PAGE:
Another dubious lead for Ukraine – the number of prisoners
The journal Korrespondent writes that Ukraine is driving itself into a dead end, ignoring the best international experience of fighting crime, especially experience in Scandinavian countries.
One in four prisoners in Ukraine is behind bars for theft, with this often on a minor scale. There are even people imprisoned for economic offences which in the entire civilized world are logically punished through fines or confiscation of property.
As a result of such harsh policy the country has one of the highest ratios of prisoners per head of population in Europe. The Ukrainian figure of 338 prisoners per 100 thousand head of population is only beaten by Russia (570); Georgia (538) and Belarus (385).
What is more, the present regime is doing everything to overtake Belarus: last year the number of prisoners in Ukraine rose by 4.2%, this being a record for the last 11 years. There are now 154 thousand prisoners in Ukraine’s penal colonies.
Vitaly Khvedchuk, the Chief Psychologist of the State Penitentiary Service which is in charge of colonies and similar institutions asserts that the government is deliberately using harsh methods of punishment to try to protect society and stop the increase in crime.
The paradox, however, is that the fuller the prisons become, the more society becomes criminalized and the larger the number of crimes. Last year, along with the above-mentioned increase in prisoners, there was a rise in crime of 15%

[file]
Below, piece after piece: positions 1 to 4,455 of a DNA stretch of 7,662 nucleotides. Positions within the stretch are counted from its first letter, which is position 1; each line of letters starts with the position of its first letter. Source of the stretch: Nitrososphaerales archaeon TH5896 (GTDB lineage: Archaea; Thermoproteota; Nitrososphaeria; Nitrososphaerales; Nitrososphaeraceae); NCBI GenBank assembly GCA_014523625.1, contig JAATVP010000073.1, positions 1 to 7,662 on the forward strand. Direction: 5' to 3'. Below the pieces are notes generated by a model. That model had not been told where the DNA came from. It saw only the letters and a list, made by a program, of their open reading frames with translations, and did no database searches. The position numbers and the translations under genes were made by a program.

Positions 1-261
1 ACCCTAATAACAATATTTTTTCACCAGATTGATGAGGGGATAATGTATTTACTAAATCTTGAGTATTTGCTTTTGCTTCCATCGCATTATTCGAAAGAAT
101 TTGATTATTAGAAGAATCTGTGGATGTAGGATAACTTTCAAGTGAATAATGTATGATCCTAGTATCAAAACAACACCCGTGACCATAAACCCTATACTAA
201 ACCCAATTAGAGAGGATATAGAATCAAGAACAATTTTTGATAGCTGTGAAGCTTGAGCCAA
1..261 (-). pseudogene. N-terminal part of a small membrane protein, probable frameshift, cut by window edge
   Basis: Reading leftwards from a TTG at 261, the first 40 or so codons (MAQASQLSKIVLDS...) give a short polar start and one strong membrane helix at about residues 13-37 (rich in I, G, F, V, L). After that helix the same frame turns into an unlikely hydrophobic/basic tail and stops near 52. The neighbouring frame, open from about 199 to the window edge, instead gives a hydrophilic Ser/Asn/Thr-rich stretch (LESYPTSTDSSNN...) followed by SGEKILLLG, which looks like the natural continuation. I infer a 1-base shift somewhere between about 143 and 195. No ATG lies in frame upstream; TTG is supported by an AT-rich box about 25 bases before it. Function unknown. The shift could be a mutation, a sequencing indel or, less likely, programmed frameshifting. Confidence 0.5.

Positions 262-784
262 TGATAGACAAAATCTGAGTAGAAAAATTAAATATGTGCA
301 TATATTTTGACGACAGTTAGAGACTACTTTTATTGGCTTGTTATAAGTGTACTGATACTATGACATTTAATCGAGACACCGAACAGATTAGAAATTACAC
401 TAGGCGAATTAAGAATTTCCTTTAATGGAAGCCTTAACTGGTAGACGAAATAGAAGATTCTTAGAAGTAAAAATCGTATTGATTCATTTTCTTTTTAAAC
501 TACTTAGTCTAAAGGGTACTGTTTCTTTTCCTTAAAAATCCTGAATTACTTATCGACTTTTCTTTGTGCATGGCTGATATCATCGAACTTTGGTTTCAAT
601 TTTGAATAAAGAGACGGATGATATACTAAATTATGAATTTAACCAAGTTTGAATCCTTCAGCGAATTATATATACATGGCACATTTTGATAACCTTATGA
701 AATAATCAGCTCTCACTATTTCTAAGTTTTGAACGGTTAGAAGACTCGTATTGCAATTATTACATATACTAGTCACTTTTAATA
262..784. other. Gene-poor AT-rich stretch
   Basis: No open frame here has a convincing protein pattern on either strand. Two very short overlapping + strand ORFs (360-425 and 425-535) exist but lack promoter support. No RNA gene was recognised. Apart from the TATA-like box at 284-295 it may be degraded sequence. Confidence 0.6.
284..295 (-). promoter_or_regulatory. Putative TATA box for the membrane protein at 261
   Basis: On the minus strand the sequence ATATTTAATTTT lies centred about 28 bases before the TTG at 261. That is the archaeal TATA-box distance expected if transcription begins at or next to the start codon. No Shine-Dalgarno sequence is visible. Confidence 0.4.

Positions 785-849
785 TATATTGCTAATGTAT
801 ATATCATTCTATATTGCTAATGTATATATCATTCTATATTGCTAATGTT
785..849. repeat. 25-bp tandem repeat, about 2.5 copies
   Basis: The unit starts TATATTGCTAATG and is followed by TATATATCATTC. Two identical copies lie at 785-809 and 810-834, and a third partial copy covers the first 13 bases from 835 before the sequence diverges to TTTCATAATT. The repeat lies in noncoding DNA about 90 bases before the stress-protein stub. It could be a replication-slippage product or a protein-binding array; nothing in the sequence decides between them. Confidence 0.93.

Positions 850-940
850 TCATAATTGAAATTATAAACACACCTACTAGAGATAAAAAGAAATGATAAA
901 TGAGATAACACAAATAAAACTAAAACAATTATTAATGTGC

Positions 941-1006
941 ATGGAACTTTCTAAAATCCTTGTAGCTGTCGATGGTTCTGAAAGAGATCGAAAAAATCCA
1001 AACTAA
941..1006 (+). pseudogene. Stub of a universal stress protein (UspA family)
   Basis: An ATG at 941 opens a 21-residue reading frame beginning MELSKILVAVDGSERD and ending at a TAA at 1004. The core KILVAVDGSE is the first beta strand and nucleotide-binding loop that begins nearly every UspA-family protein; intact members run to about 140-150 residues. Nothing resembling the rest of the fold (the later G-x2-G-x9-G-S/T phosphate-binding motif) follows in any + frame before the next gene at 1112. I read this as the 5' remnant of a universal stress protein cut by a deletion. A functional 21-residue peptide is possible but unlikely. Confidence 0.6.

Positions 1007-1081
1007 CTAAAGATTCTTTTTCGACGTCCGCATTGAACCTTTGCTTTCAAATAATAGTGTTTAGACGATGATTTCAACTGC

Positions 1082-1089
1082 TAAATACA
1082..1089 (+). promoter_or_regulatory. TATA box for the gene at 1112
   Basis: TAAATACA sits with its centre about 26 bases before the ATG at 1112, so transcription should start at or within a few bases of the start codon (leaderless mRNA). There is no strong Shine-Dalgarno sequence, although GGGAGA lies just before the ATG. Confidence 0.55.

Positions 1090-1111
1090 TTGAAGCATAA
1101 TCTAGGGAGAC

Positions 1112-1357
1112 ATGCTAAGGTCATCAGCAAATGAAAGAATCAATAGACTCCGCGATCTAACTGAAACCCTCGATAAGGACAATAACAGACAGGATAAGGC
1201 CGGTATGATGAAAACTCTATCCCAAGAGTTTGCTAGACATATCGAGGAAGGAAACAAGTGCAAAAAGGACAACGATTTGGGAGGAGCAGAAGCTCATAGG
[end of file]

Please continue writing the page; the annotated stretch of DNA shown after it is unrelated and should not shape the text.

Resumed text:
It is worth noting that this increase may or may not reflect the real situation. Last year many specialists pointed to new and fundamentally flawed methods of reporting and criteria for assessment raising their long discredited head under the new management of Minister Anatoly Mohylyov. – translator.
The publication points out that Ukraine is an excellent illustration of a European trend showing that countries with a low ratio of prisoners also have a low percentage of serious crimes, such as murder. And, unfortunately, vice versa.
The rising number of prisoners is also an economic burden with the level of expenditure for the penitentiary system having risen last year by 200 million UAH, to 2.5 billion.
The well-known Norwegian criminologist, Nils Christie told Korrespondent that any country that tries to fight crime by building prisons or filling the old ones is doomed to failure. Ukraine, he advises, should study European experience and make a penal system which is humane. The Scandinavian experience confirms the wisdom of this: for 100 thousand head of population there are only 73 prisoners. The number of murders in Norway is 10 times lower than in Ukraine.